In the same communique, Facebook announced that it had also discovered and suppressed a similar but opposed fraudulent network which principally operated in the Central African Republic, but also in other countries in Sub-Saharan Africa (Cameroon, Madagascar, South Africa, etc.) composed of 63 fake Facebook accounts, 29 Pages, seven Groups and one Instagram account. It was focused on the December 27th elections in the Central African Republic (supporting the incumbent government); criticism of French policy and support for Russian policy was one of its preferred themes. Although this network had tried to camouflage itself by using people living in the Central African Republic and South Africa, and by trying to implicate Central African journalists, Facebook declared that it was able to attribute its origin in the backing of the Wagner group of Russian mercenaries, present in the Central African Republic.

Propaganda on social media (like throughout traditional media), is only the continuation of imperialist intervention through other means: Russia, France but also the United States and others have resorted to this. France, which officially maintains 300 soldiers in the Central African Republic (beside 11,000 UN peacekeepers), wants to avoid miring itself in the Central African swamp - which it has created through decades of presence and military interventions in this little country. But it does not intend to abandon its economic and above all geopolitical interests in a region which is strategically important.

This is why, despite being on bad terms with the current president because he has called upon Russian mercenaries, France spectacularly showcased its support on 23 December by making flights of intimidation with fighter jets above zones held by armed rebels; the message being clear: French imperialism (like Russian imperialism) voted for Touadera and was ready to use arms to ensure his re-election...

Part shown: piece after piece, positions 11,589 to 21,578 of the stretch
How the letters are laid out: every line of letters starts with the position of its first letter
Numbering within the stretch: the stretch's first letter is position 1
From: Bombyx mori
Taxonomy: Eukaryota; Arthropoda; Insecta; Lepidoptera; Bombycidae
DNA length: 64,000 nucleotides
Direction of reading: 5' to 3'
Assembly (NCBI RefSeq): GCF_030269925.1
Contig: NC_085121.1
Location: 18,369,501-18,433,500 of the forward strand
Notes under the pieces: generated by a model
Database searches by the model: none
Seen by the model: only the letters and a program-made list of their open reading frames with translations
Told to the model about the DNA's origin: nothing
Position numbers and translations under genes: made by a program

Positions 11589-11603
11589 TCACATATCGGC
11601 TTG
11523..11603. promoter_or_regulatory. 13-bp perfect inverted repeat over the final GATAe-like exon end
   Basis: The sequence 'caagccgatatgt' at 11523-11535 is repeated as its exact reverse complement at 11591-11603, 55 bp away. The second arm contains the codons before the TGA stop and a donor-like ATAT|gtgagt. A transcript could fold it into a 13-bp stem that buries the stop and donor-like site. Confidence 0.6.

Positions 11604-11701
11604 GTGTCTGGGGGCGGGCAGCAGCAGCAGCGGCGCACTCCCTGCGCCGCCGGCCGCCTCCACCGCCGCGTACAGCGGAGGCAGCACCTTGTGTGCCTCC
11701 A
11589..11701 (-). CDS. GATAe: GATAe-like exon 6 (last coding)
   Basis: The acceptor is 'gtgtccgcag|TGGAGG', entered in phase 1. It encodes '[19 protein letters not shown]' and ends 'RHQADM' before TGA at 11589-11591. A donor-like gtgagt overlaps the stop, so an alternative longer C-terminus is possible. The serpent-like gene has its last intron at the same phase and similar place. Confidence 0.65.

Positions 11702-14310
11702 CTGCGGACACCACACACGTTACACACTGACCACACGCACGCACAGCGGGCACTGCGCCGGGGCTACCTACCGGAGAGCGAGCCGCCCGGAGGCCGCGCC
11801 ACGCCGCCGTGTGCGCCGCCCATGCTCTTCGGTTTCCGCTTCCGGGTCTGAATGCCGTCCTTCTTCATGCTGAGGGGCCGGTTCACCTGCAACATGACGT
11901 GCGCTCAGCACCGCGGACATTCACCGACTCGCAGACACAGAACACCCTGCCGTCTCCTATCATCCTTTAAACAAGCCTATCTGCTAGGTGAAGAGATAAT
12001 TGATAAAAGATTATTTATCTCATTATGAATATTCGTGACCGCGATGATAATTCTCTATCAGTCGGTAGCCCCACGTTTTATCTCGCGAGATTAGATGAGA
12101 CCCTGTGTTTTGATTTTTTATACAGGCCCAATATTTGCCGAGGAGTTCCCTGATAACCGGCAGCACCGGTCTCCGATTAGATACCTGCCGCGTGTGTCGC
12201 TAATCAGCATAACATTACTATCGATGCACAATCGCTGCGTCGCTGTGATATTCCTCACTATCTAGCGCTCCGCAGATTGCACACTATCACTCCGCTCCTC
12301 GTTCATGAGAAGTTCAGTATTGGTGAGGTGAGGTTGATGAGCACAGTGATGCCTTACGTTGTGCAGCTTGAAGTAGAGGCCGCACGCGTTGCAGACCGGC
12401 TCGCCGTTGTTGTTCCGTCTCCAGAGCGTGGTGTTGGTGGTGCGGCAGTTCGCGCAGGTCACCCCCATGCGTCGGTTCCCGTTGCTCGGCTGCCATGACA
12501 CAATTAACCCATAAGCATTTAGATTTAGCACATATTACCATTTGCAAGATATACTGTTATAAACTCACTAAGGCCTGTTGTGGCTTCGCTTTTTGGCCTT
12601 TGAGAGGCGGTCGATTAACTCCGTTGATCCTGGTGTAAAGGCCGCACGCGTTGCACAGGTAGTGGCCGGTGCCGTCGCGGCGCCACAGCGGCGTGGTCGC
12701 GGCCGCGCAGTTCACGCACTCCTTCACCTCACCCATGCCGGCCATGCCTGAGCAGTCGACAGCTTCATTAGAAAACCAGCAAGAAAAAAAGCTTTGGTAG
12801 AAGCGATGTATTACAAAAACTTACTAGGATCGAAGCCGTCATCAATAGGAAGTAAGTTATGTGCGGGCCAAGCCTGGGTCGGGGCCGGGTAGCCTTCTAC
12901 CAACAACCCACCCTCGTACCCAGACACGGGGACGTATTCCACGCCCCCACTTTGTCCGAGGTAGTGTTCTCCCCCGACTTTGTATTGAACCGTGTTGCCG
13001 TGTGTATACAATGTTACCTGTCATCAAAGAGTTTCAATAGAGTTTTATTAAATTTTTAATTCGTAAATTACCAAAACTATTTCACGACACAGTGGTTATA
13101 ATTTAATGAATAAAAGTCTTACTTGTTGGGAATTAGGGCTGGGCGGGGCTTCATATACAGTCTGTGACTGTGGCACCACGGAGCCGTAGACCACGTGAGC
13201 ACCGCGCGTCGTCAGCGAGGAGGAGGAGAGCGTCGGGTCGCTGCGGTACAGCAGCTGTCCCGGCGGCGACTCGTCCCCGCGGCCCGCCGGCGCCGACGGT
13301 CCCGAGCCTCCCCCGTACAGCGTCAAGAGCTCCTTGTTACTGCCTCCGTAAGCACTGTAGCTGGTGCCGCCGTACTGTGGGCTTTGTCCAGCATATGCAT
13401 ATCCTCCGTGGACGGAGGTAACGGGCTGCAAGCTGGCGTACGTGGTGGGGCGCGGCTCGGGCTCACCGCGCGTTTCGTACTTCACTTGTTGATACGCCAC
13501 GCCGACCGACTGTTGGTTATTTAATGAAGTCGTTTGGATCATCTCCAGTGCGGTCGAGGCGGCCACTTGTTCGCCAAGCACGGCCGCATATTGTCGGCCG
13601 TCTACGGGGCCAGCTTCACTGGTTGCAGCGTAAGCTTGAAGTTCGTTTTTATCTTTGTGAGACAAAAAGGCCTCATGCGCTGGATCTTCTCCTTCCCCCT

The French Army has been caught red-handed employing disinformation services in Africa, but all suggests that similar actions have occurred elsewhere, namely France itself: these services are instruments of bourgeois and imperialist policy. The denunciation of these campaigns must avoid the impasse of a vain and false defense of “democracy” which always serves to camouflage the most sordid capitalist interests: it must describe itself with the perspective of the internationalist proletarian struggle against imperialism.


No to the Army's disinformation campaigns, no to French imperialist interventions, in Africa and elsewhere!



(1) See «La quadrature du net», 22/9/20

(2) Facebook published some examples of messages posted by French intelligence officers. In the same communique it also announced having discovered a more important Russian network aimed towards Libya, Syria, and Sudan.



International Communist Party

December, 31st 2020